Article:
Commonwealth Alumni Brent Hayden wins bronze medal at Olympic Games
LONDON – Brent Hayden of Mission, B.C., made history Wednesday as he won the bronze medal in the men’s 100-metre freestyle at the Olympic Games in a race in which less than a second separated the eight finalists.
It is Canada’s first swimming medal of these Games and the first time ever a Canadian has stepped on the podium for the 100 freestyle at the Olympics.
‘’I never thought I could love lane seven so much,’’ said Hayden, who kissed the lane’s starting block when he emerged from the water after the race. ‘’Tonight it was about digging down deep right into my soul. Physically I wasn’t that fast but emotionally and spiritually I had that extra push.’’
Nathan Adrian of the U.S., won the gold medal in 47.52 seconds edging James Magnussen of Australia in second at 47.53. Hayden, the 2007 world champion competing at this third Olympics, touched third in 47.80.
It was a long day for Hayden heading into his evening final. He battled nerves and a sore back and thanked the support staff for keeping him adjusted for his big race.
‘’It was so nerve-wracking today, I woke up at 6 a.m., with my heart just pounding because I was thinking about the race’’ said Hayden. ‘’It took me awhile to turn that off. But throughout the day those thoughts returned and I just kept calming myself down.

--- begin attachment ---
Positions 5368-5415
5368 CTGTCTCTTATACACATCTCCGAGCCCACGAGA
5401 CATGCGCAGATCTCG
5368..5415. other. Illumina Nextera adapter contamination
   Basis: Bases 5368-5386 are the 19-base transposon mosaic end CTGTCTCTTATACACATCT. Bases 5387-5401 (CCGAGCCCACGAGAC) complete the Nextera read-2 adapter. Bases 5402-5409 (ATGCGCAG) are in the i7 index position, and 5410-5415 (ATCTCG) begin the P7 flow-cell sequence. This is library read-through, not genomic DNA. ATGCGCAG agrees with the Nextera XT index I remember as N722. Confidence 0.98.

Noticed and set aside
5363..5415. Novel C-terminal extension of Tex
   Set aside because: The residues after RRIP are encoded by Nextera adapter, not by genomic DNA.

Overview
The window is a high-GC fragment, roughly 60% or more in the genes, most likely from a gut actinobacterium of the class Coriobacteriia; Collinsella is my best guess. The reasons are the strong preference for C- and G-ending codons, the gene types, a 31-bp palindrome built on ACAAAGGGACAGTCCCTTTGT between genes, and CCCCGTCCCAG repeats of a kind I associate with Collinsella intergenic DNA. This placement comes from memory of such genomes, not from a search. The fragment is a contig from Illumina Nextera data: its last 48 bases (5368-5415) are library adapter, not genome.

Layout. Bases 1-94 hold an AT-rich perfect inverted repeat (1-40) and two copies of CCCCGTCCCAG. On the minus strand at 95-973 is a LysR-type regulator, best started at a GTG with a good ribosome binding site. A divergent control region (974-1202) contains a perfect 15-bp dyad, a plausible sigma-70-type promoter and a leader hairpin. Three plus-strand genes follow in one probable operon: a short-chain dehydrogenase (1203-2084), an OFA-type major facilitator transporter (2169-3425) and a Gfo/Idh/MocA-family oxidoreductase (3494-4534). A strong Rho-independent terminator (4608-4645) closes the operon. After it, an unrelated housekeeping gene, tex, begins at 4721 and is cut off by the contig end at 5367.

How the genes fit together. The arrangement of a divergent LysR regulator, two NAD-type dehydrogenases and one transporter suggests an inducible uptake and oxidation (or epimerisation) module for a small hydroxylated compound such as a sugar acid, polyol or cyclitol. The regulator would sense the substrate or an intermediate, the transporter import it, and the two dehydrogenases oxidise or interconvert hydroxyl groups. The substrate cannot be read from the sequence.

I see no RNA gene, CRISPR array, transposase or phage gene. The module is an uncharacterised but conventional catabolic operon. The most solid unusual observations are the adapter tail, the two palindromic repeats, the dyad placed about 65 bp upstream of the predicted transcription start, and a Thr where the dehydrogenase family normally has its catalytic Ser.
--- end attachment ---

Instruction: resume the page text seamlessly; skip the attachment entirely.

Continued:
Hayden’s coach Tom Johnson says his star pupil had his race plan set.
‘’I knew he had to go out fast and get out on the front,’’ Johnson. ‘’He’s been saving that front end all through the meet, not really showing his hand. I knew the speed was there and I just impressed upon him that he had to use it.
‘’It’s experience. He’s been one of the best 100 freestyle swimmers the last six years and to fight back after the disappointments of the last two Olympics shows that if you believe in yourself great things can happen.’’
Canada also challenged for a medal in the women’s 4X200 freestyle relay finishing fourth. The U.S., set an Olympic record for the gold in 7:42.92 followed by Australia at 7:44.41 and France in third at 7:47.49.
Barbara Jardin of Montreal, Samantha Cheverton of Pointe-Claire, Que., Amanda Reason of Windsor, Ont., and Brittany MacLean of Etobicoke, Ont., followed in 7:50.65.
‘’We’re happy with the result and fourth place is a great accomplishment,’’ said Cheverton. ‘’I’m proud of how we held ourselves together and how it worked out.’’
In the semifinals, Martha McCabe of Toronto qualified seventh for the women’s 200 breaststroke final in 2:24.09. She won the bronze medal last year at the world championships.
Canada’s three other semifinalists did not advance. Julia Wilkinson of Stratford, Ont., ranked 13th in the women’s 100 freestyle in 54.25, Tobias Oriwol of Toronto ranked 14th in the men’s 200 backstroke in 1:58.74 and Andrew Ford of Guelph, Ont., ranked 15th in the 200 IM in 2:01.58.
‘’I really believed I could make that final,’’ said Wilkinson. ‘’I’m frustrated for sure. It’s hard to put in everything and not really get the result.’’
Oriwol was also hoping to fare better.
‘’I’m disappointed,’’ said Oriwol. ‘’I had a personal best this morning and a third best tonight. To swim with the best in the world you have to have a better time in the evening.’’